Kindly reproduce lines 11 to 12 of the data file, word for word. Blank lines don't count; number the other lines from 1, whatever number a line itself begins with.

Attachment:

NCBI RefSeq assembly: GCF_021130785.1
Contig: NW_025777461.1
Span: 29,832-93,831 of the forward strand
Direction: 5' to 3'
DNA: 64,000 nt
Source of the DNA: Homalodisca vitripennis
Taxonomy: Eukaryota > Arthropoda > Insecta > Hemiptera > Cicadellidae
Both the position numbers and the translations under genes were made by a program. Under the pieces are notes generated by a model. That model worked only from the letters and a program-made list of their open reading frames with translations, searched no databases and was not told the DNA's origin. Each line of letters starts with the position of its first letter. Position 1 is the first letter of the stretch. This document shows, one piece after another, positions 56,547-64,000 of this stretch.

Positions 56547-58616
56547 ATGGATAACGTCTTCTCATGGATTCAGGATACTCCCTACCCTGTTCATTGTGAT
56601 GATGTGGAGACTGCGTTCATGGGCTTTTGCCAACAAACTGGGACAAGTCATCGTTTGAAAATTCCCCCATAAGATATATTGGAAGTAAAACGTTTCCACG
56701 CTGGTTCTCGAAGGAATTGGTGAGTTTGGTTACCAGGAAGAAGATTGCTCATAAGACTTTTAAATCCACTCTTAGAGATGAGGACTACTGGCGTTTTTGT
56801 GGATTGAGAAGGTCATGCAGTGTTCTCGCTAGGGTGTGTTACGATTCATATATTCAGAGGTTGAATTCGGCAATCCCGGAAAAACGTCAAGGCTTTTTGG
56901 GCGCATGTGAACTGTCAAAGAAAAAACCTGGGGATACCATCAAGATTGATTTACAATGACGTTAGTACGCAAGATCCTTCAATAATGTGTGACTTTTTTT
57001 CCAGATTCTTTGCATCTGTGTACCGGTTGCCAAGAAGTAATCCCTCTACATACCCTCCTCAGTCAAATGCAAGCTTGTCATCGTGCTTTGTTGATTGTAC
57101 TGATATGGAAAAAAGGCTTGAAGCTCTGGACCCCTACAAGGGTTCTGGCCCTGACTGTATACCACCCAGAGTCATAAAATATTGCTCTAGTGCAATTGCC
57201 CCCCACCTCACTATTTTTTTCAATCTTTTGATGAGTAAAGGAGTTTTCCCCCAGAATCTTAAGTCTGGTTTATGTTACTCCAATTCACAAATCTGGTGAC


56601 GATGTGGAGACTGCGTTCATGGGCTTTTGCCAACAAACTGGGACAAGTCATCGTTTGAAAATTCCCCCATAAGATATATTGGAAGTAAAACGTTTCCACG
56701 CTGGTTCTCGAAGGAATTGGTGAGTTTGGTTACCAGGAAGAAGATTGCTCATAAGACTTTTAAATCCACTCTTAGAGATGAGGACTACTGGCGTTTTTGT